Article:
Very few. Mostly we run out of time so you do need a well planned and organised venue. Friends usually sit with friends, try to encourage a quieter reader with a more confident person. Keep the pencils sharpened! Keep the activity simple. Be fair with rewards and no showing off!
You need a safe, comfortable room and access to a table. It helps to have big cushions on the floor and a crate of books.
Parents can read stories or help with craft. They can tell stories about the past by being a guest speaker. They can assist in driving children to bookshops and talking about their experiences at book club when the children come home. Donations are good.
I look for ideas in the art/ craft section of the junior library. Watch out for inexpensive art books on sale in shops, fetes and ask primary teachers for their ideas. Look at the displays in shop windows and hunt out bargains/ freebies from art specialist shops. Shoe boxes, cereal packets, sponges, papers etc all come in handy with the kids.
Lots of enthusiasm and a sense of loyalty to the children. Be passionate about the literature, words and pictures. Involve yourself with the local libraries and book shops. Read yourself. Know what’s out there and be prepared to give to the children and community.
Gina “I have very enjoyable memories of book club in Maryborough. The first to come to mind was cutting coloured card, drawing pictures and gluing sheets relating to different stories, characters and authors and book awards in my scrapbook. It was exciting to have a “book” that I made and that I could keep, which contained a growing record of books as well as my art efforts. I also remember a food day where everybody had to bring a plate of food inspired by a book.”
Sophie “I liked mixing with different aged kids from different schools. It encouraged me to read and write in a friendly and enjoyable setting. I was excited about going to book club where I belonged.”
Mrs Trish Milne – “Booknook Blue provides an excellent catalyst for reaching the children’s skills – whether in a writing capacity or in a drawing one, or even dramatic one. It continues to attract inquisitive minds to explore books. What I see as the biggest challenges facing Booknook Blue is its capacity to appeal to so many different children, each from unique backgrounds, inevitable bringing so many different interests.”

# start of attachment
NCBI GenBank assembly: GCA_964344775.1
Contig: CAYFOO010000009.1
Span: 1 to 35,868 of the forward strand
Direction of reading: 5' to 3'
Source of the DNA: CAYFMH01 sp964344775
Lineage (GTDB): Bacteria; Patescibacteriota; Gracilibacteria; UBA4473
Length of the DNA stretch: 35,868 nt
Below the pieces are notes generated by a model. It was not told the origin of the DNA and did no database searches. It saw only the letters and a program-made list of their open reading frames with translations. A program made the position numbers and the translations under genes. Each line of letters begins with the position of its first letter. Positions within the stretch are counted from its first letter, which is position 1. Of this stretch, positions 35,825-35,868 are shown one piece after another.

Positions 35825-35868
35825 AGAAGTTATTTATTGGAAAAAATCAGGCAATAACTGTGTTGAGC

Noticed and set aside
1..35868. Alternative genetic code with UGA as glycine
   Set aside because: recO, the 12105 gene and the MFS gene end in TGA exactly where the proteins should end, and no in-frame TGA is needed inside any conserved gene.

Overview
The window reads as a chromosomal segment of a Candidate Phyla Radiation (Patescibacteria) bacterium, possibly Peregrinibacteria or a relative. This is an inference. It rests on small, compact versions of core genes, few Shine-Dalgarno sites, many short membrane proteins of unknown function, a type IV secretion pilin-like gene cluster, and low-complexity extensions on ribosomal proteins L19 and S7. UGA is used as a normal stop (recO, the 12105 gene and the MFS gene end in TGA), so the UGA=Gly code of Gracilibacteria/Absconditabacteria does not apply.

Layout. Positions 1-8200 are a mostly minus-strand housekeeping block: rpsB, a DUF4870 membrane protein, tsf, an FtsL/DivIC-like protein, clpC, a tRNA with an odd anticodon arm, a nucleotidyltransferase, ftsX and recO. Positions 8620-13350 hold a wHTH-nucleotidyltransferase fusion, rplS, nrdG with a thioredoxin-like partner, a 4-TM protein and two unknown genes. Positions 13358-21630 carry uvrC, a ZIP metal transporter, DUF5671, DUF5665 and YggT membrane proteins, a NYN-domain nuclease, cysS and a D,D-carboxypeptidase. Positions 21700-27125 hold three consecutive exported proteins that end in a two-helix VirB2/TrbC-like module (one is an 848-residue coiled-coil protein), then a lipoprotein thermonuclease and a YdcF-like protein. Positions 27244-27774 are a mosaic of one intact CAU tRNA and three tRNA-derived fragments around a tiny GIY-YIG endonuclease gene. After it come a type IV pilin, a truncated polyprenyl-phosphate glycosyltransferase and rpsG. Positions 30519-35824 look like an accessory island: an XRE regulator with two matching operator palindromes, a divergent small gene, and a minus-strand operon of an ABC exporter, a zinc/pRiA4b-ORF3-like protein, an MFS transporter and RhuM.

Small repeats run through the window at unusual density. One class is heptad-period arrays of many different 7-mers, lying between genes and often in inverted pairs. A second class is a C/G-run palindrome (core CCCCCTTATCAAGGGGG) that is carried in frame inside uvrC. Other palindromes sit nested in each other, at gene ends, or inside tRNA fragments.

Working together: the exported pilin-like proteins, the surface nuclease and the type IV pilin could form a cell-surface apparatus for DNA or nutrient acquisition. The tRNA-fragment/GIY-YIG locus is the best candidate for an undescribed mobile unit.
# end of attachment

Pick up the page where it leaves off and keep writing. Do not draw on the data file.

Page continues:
Mrs Narelle Lightbody – “ For the past two and half years I have had two girls involved in Margaret Gibbs and her Booknook Blue club. I have found the club to be of great benefit for my children. They have always looked forward to going and enjoy the club immensely. The resource material Katrina and Kirsty have obtained from Margaret has been used on several occasions for their school projects, lecturettes and just for general sharing and information. We have found the information was of interest to both the children and teachers. During the course of the book club, Margaret has told the children titles and authors who write and illustrate for specific ages and interests. I have found that this has made it easier for the girls to be able to confidently choose their own books both at bookshops and our local library. Since attending the book club I have found that they are now also reading a greater variety of books. The girls always feel safe and happy in the warm and caring environment that Margaret manages to create at every book club. I know both girls and myself will miss Margaret and her family when they leave the town.”
Mrs Ruth Lighbody – Oh Margaret, I do passionately believe in the value of reading for children. Books stimulate imagination so much. Pictures of the past in people’s own words awaken an interest in history. Books inevitably increase a child’s vocabulary and appreciation of language. In fact, I believe the ability to read is magical, because the wisdom and knowledge of the ages can be found in books and oh! The sheer enjoyment.”